Metal fans are very possessive. They think of bands as 'theirs.' Very often (though they may not admit it) part of the reason they like a band is simply because no one else does. So what happens when a band becomes popular? What happens when they move from the underground indie label to the big swanky major label? What happens when they stop playing small clubs where they hang out with fans and start playing arenas with security?
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While Mastodon may not be a household name, they certainly have come a long way since their humble beginnings. A few years ago they moved from Relapse to Reprise and opened up to a whole new audience. The vocals got a little cleaner and the music a little more polished. Sure it was still heavy and in some cases even more complex, but some of that special feeling had worn off.
Metal is about freedom, about not conforming, about not being played on the radio. So shouldn't a band have the freedom to make the music they want and hope their fans, both new and old like it?
'The Hunter' may not be as big a change for Mastodon as Heritage is for Opeth, but you can't deny that they've been progressing ever since the change to the major label. 'Black Tongue' doesn't break any new ground right of the bat. There's typical bombast and precision drumming, but there seems to be a concerted effort to sing in a more…palatable way.
'Curl of the Burl' has what might be called a sing along chorus, something unthinkable during the 'Remission' era of the band. I might even go so far as to call it radio friendly. Still heavy, still a great tune, still Mastodon.
'Blasteroid' is one of those songs that makes you want to drive faster the louder you play it. It's also the second song in a row that features 'whoa ohhh' vocals, but it's ok because they're paired with some old school raw screaming if only for a line or two.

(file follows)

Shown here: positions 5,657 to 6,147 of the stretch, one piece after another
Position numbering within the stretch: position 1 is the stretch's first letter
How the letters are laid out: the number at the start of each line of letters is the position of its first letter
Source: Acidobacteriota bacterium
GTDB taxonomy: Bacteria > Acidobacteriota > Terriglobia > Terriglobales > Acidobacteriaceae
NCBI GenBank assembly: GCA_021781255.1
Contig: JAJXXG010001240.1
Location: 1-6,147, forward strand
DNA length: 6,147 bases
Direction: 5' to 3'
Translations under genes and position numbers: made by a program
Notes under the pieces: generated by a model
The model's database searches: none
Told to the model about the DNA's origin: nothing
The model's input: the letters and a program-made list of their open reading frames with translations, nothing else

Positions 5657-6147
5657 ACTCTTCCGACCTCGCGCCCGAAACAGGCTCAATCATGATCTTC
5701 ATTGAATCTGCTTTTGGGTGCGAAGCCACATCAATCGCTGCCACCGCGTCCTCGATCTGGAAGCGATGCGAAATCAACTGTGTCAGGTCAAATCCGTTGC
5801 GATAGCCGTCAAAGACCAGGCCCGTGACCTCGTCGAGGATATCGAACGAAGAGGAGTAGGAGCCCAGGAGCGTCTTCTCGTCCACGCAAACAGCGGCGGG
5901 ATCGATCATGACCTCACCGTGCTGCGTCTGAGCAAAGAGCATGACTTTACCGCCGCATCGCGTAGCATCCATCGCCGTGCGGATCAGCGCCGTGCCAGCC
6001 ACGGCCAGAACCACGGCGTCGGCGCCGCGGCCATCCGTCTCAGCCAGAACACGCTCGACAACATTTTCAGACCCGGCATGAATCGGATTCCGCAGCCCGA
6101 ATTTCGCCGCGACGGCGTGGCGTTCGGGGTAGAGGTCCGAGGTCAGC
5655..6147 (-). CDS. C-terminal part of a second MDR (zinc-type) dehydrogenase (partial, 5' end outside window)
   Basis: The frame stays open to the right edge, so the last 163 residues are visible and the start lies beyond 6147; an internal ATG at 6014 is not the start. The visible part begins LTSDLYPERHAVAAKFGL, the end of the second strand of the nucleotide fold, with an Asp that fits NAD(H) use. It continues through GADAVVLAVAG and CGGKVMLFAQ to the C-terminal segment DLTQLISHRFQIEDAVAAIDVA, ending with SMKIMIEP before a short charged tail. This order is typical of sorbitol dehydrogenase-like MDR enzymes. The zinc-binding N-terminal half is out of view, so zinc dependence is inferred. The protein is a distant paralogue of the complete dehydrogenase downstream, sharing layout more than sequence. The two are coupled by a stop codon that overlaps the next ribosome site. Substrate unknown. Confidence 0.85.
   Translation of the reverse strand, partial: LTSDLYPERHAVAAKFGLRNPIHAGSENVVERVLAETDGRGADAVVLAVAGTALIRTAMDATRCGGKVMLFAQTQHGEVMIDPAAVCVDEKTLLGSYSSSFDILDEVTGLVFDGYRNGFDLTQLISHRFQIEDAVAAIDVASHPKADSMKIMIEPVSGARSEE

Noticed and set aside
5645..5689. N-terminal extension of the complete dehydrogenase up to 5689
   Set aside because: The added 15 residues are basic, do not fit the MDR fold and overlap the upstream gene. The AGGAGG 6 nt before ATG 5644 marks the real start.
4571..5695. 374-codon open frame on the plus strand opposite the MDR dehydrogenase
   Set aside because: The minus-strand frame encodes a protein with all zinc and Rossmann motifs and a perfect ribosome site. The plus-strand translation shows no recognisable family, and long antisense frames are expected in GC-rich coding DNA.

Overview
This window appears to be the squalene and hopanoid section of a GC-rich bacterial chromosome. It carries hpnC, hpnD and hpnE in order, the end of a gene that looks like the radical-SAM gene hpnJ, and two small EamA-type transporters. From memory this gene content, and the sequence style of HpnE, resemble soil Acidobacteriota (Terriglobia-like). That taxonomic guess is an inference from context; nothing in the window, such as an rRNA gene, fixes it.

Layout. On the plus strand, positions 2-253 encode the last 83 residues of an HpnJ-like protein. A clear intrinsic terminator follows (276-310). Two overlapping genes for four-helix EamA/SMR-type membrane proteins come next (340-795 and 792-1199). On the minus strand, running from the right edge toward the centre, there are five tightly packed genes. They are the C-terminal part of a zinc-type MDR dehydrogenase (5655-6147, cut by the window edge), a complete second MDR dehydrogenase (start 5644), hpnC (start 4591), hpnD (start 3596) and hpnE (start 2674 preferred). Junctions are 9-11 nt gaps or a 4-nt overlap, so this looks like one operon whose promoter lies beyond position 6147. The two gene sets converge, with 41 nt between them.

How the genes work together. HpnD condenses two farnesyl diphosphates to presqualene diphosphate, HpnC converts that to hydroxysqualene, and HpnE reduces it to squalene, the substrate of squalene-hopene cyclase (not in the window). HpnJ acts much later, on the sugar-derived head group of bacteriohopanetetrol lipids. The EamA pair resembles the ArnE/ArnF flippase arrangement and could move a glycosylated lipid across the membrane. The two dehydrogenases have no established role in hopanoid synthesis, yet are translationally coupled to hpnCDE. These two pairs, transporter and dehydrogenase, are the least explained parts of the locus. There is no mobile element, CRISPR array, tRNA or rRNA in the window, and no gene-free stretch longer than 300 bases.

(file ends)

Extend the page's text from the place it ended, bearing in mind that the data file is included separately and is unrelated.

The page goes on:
In the running for song title of the year we have 'Stargasm'. It has an extra terrestrial quality that's suggested by the title. With every Mastodon album I have to listen a few times to take it all in. Hell, I have to listen once just to try and keep track of all of the amazing drum fills. No shortage of them here.
OK did I say 'Stargasm' was a great title? How about 'Octopus Has No Friends?' Brilliant and it brings us back to the nautical themes of 'Leviathan'. This is also a song that I wouldn't be surprised to hear on the radio. The songs on 'The Hunter' are all very dense, thick if you will. The cleaner singing has opened them up a little, but there's still a lot going on instrumentally.
The title track has the makings of an epic Mastodon storyline song, but opts for a break from the mayhem instead. Shimmering guitars evoke tye-dyed light showing swirling smoke billowing off the stage. Grab your lighters when they play this live... or do that annoying thing where you hold up your cell phone light... what the fuck is that all about? Cell phones are not Metal. Fire is Metal. Arguments have been made for an against guitar solos in Metal today but I love a good slow burn solo like the one here.
'Dry Bone Valley' struck me as the most un Mastodon sounding song the first time I played the album; maybe it's just Brann's vocals that cut through better. Is 'Thickening' about getting wider or is it a sign of displeasure from Sylvester the Cat? I guess we'll never know. I certainly can't figure it out.
'Creature Lives' is a Lovecraftian romp through the sci-fi terror realms…why do they keep playing the THX music in the intro? OK, it finally stopped, phew. Here's another example of the vocals throwing a curveball. It seems to be such a matter of fact song about a swamp creature; strange.
'Spectrelight' is a good old-fashioned Mastodon tune and the closest thing to the old vocal style on the album. It also features a guest spot by Neurosis guitarist Scott Kelly.
'Bedazzled Fingernails' - OK, let's just say Mastodon wins the song title contest for 2011. I love the slower Mastodon tunes like the album closer 'The Sparrow'. A great way to end a great record.
Overall, 'The Hunter' lacks the narrative of 'Crack The Skye', but that just allows each tune to stand on its own.